- Cisplatina (Uruguay): occupation (1808–1822). Captaincy in 1817 (of the United Kingdom of Portugal, Brazil and the Algarves). Adhered as a province of the new Empire of Brazil in 1822. Became independent 1827, changing its name to Uruguay.
- French Guiana: occupation (1809–1817). Restored to France in 1817.
- Nova Colónia do Sacramento: colony in present Uruguay (1680; 1683–1705; 1715–1777). Ceded to the Spanish Empire in 1777.
In Asia and Oceania
India was reached by the Portuguese in 1498 by Vasco da Gama. Macau was the last possession in Asia and was handed over to the People's Republic of China in 1999.
From an anonymous atlas c.1550
- Muscat: possession (1515–1650)
- Índia Portuguesa/Portuguese India: overseas province (1946–1962). Taken over by India in 1962 and recognised by Portugal in 1974.
- Socotra: possession (1506–1511). Became part of Mahri Sultanate of Qishn and Suqutra
- Qatar: possession (1517–1538). Lost to the Ottomans
- Timor: claimed and partially possessed from 1520 to 1640.
- West Timor: part of Timor lost to the Dutch in 1640.
- Portuguese Timor: colony subordinate to Portuguese India (1642–1844); subordinate to Macau (1844–1896); separate colony (1896–1951); overseas territory (1951–1975); republic and unilateral independence proclaimed, annexed by Indonesia (1975–1999, UN recognition as Portuguese territory). UN administration from 1999 until independence in 2002. James Cotton, East Timor, Australia and regional order: intervention and its aftermath in Southeast Asia. (Routledge, 2004).</ref>
Countries with Historical Portuguese Presence
- ^ Norrie MacQueen, The Decolonization of Portuguese Africa: Metropolitan Revolution and the Dissolution of Empire (1997).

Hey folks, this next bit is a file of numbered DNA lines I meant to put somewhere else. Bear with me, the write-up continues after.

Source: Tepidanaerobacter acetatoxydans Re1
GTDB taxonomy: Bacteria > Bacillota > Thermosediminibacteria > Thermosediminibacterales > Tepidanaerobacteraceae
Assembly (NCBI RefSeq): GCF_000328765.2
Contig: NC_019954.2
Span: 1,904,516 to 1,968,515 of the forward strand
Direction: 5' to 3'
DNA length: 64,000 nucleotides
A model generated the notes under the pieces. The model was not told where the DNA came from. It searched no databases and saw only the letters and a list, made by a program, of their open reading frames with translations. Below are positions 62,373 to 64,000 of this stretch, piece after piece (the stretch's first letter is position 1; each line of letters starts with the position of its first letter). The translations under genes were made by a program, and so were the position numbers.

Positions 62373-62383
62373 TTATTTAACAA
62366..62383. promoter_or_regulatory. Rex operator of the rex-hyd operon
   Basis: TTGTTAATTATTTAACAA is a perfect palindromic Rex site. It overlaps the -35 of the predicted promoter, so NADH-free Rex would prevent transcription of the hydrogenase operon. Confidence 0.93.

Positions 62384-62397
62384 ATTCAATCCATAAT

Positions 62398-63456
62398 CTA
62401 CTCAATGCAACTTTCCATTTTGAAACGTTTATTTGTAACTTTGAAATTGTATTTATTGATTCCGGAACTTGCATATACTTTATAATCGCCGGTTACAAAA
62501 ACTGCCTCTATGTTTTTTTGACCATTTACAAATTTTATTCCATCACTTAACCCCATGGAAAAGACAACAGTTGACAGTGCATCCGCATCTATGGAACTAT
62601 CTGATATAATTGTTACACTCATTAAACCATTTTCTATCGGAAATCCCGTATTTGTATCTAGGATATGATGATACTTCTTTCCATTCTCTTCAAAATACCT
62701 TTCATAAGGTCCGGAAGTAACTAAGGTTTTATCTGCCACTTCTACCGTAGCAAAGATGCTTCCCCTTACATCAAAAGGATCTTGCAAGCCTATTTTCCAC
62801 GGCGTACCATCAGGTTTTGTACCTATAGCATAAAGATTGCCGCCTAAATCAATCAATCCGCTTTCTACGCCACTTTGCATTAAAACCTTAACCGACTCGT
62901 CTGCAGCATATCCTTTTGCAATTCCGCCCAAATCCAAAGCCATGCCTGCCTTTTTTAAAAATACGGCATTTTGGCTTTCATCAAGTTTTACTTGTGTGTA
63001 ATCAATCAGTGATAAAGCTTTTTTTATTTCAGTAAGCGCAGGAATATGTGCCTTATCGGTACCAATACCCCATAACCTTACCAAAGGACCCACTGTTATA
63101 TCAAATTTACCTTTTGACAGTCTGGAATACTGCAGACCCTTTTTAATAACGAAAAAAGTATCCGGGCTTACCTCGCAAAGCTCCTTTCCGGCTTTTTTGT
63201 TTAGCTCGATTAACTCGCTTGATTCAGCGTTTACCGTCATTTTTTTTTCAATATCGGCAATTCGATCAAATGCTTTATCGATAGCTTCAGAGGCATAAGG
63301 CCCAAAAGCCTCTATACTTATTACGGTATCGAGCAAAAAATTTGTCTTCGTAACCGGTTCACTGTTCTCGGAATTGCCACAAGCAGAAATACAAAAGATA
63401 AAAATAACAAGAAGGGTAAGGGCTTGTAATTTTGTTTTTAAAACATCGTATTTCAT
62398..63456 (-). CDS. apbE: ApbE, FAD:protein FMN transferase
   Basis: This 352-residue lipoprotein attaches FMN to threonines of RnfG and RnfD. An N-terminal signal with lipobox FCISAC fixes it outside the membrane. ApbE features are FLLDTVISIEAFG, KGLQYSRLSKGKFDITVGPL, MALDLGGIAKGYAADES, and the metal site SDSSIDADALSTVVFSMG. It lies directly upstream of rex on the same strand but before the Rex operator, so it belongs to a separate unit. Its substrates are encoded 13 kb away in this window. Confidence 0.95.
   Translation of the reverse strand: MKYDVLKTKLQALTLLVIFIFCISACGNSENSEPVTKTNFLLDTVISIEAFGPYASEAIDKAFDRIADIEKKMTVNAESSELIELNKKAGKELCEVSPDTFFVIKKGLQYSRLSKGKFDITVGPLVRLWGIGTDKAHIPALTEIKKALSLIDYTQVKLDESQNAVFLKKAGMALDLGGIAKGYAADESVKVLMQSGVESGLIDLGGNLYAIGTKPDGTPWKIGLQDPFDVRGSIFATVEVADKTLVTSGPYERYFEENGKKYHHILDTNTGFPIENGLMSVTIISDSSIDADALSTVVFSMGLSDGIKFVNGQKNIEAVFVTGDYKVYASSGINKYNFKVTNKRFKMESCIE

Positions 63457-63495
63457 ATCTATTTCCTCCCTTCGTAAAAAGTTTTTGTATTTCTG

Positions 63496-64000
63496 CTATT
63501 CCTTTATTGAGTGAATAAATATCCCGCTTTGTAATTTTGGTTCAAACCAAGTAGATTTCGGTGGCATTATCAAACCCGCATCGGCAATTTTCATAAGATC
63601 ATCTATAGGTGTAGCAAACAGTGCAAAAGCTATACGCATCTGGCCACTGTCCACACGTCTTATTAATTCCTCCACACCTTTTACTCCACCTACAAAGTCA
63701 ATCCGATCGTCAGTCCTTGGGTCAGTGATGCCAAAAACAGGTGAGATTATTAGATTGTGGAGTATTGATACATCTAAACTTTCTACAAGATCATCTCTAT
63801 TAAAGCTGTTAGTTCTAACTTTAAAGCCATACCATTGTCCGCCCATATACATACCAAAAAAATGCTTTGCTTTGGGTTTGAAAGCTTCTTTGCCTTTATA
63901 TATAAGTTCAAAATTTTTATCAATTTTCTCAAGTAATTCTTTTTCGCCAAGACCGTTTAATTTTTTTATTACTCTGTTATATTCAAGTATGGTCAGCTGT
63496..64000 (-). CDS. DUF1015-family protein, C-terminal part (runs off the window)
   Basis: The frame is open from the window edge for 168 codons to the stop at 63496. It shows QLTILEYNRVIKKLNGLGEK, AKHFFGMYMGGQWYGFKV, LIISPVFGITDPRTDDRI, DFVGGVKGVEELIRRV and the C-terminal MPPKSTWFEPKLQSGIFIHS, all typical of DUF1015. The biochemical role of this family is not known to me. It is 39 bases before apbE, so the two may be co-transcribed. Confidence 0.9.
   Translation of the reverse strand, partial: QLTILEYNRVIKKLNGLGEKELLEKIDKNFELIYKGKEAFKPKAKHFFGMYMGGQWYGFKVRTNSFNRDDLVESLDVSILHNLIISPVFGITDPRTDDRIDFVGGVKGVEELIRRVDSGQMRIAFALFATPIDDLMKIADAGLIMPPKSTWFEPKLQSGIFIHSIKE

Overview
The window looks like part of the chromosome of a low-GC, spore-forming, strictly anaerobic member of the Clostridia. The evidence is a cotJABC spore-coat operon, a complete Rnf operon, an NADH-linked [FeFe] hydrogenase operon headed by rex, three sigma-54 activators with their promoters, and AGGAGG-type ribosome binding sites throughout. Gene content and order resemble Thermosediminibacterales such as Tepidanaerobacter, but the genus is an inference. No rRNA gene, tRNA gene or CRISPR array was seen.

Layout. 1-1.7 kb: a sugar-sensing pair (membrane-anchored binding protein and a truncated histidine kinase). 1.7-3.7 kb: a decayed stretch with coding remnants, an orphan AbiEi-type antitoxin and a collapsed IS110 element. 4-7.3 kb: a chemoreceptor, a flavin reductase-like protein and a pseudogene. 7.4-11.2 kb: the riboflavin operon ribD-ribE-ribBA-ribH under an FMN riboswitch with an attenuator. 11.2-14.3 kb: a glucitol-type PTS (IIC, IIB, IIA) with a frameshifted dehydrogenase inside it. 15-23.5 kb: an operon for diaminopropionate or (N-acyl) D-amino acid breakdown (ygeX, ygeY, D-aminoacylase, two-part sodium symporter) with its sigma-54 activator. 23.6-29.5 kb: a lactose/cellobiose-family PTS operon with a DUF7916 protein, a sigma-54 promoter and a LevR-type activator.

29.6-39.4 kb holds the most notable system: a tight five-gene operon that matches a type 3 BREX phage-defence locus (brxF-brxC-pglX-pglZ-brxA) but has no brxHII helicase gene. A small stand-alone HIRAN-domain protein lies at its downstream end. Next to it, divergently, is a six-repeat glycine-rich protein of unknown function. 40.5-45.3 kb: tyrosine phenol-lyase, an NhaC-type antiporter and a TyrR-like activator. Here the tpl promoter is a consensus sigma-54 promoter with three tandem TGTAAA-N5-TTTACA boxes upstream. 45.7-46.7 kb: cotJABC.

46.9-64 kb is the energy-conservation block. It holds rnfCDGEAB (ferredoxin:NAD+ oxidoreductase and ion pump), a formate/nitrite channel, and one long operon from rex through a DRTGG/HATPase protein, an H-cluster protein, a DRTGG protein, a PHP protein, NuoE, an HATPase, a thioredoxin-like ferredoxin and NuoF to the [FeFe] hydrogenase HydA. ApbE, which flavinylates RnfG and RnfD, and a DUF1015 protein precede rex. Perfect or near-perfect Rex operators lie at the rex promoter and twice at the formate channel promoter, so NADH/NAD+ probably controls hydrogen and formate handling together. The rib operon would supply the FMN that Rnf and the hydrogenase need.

- ^ John Springhall, Decolonization since 1945: the collapse of European overseas empires (2001).
- ^ Filipe Ribeiro De Meneses and Robert McNamara, eds. The White Redoubt, the Great Powers and the Struggle for Southern Africa, 1960-1980 (Palgrave Macmillan UK, 2017.)
- ^ F. M. Hunter, An Account of the British Settlement of Aden in Arabia, Trübner & Co., London, 1877, p. 162–163.
- Cotton, James. East Timor, Australia and regional order: intervention and its aftermath in Southeast Asia (Routledge, 2004).
- De Meneses, Filipe Ribeiro, and Robert McNamara, eds. The White Redoubt, the Great Powers and the Struggle for Southern Africa, 1960-1980 (Palgrave Macmillan UK, 2017).
- James, W. Martin. Historical dictionary of Angola (Rowman & Littlefield, 2018).
- Lloyd-Jones, Stewart, and António Costa Pinto, eds. The last Empire: thirty years of Portuguese decolonization (Intellect Books, 2003).
- MacQueen, Norrie. The Decolonization of Portuguese Africa: Metropolitan Revolution and the Dissolution of Empire (1997).
- MacQueen, Norrie. "Belated Decolonization and UN Politics against the Backdrop of the Cold War: Portugal, Britain, and Guinea-Bissau's Proclamation of Independence, 1973–1974." Journal of Cold War Studies 8.4 (2006): 29-56.
- Springhall, John. Decolonization since 1945: the collapse of European overseas empires (Palgrave Macmillan, 2001).